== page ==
Enter the most prestigious competition for creativity in photography, the Communication Arts Photography Competition. Any photograph first published or produced from March 2015 through March 2016 is eligible. Selected by a nationally representative jury of distinguished designers, art directors and photographers, the winning entries will be distributed worldwide in the Communication Arts Photography Annual, in print and digital editions, and on commarts.com, assuring important exposure to the creators of this outstanding work. As a service to art directors, designers and art buyers, a comprehensive index will carry contact information of the photographers represented.

Each winning entrant will receive a personalized Award of Excellence, milled from solid aluminum, and award certificates issued for firms, individuals and clients.

CA’s Award of Excellence is one of the most-coveted awards in the industry. If chosen, winning places you in the highest ranks of your profession.

http://www.commarts.com/competition/2016-photography

 

CA_16PhotoComp_Poster

BFA Photo Senior Pin-Up

Senior_pin_upBFA PHOTOGRAPHY

SENIOR PIN-UP

 

Friday, March 11, 5PM – 7PM

66 Fifth Avenue, 3rd Floor

Facebook Event

 

Parsons BFA Photography Seniors will be pinning up their thesis work in progress. It’s a chance for them to see one another’s work, and receive feedback as they move forward in their final thesis year.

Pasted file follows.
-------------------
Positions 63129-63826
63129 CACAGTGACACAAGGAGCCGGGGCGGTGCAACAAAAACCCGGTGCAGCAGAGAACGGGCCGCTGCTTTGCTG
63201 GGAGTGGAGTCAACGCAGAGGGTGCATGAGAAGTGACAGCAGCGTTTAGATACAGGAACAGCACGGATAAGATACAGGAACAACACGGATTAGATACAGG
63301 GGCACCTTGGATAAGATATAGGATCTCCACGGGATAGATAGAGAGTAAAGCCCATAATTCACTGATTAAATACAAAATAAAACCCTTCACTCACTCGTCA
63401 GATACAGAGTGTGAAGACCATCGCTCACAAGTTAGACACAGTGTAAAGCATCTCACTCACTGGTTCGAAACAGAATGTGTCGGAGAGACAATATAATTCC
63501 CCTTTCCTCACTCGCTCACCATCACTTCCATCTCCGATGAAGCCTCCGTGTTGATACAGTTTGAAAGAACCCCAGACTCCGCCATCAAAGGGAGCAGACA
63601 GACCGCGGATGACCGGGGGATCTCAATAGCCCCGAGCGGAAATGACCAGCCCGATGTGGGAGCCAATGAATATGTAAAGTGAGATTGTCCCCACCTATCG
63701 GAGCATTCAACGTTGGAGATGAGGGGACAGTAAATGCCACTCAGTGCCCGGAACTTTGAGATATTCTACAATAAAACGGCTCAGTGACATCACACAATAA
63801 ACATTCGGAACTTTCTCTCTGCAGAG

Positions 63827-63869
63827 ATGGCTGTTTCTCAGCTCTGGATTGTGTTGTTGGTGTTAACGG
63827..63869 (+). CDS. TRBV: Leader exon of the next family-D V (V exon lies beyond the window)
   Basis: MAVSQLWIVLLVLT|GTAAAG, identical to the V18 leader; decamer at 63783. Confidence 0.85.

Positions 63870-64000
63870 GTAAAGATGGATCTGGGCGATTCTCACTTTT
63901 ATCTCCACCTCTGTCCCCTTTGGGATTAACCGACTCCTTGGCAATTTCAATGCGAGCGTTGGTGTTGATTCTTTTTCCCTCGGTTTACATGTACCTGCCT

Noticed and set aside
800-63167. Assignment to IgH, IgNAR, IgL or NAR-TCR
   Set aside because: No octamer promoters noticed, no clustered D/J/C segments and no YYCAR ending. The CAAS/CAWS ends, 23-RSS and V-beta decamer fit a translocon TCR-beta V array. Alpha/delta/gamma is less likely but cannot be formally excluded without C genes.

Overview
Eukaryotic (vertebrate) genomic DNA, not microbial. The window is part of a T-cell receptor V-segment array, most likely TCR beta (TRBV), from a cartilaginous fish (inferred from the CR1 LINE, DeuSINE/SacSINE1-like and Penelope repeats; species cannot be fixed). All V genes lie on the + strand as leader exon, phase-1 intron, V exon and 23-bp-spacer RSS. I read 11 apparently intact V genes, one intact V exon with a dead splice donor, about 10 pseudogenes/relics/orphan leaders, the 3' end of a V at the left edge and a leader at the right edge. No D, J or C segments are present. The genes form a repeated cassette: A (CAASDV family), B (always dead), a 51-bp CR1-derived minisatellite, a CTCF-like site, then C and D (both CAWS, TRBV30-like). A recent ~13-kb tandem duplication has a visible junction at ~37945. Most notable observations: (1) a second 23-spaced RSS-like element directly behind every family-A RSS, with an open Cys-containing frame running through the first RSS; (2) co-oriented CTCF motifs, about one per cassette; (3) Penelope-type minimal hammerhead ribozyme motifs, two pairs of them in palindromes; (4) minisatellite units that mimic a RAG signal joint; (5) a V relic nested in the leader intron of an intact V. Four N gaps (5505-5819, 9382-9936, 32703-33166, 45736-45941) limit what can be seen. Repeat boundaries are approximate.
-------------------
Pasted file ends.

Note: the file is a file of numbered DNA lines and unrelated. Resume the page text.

Take A Break From Midterms: Spring Breakers Bash! Wednesday, March 9

Screen Shot 2016-03-07 at 11.41.18 AM

Peer Mentors / Spring Breakers Bash!

Who: Parsons First Years, AMT Undergrad Sophs and Juniors!

Join us for

Tacos + Treats 

Button Making + Tie Dye

Wednesday – March 9th 3 – 4pm

University Center, 63 Fifth Ave. 

Star Foundation Room

UL 102

Mark Woodward & Megan Paetzhold (BFA Photo) Discuss Transgender Transition and Gender Fluidity In “Lia” Photo Series

On Friday, March 4, 2016 BFA Photography seniors Mark Woodward (MW) and Megan Paetzhold (MP) will debut “Lia” at the No.4 Studio in Brooklyn, NY. The series depicts the transgender transition of Antonio Romero to Angelita, who goes by Lia for short. The exhibit, which was curated by Paetzhold and photographed by Woodward over a four-year period, will feature 30 prints documenting Lia’s journey through addressing the topics of transgender transitions and gender fluidity. The exhibit will show from March 4-6th.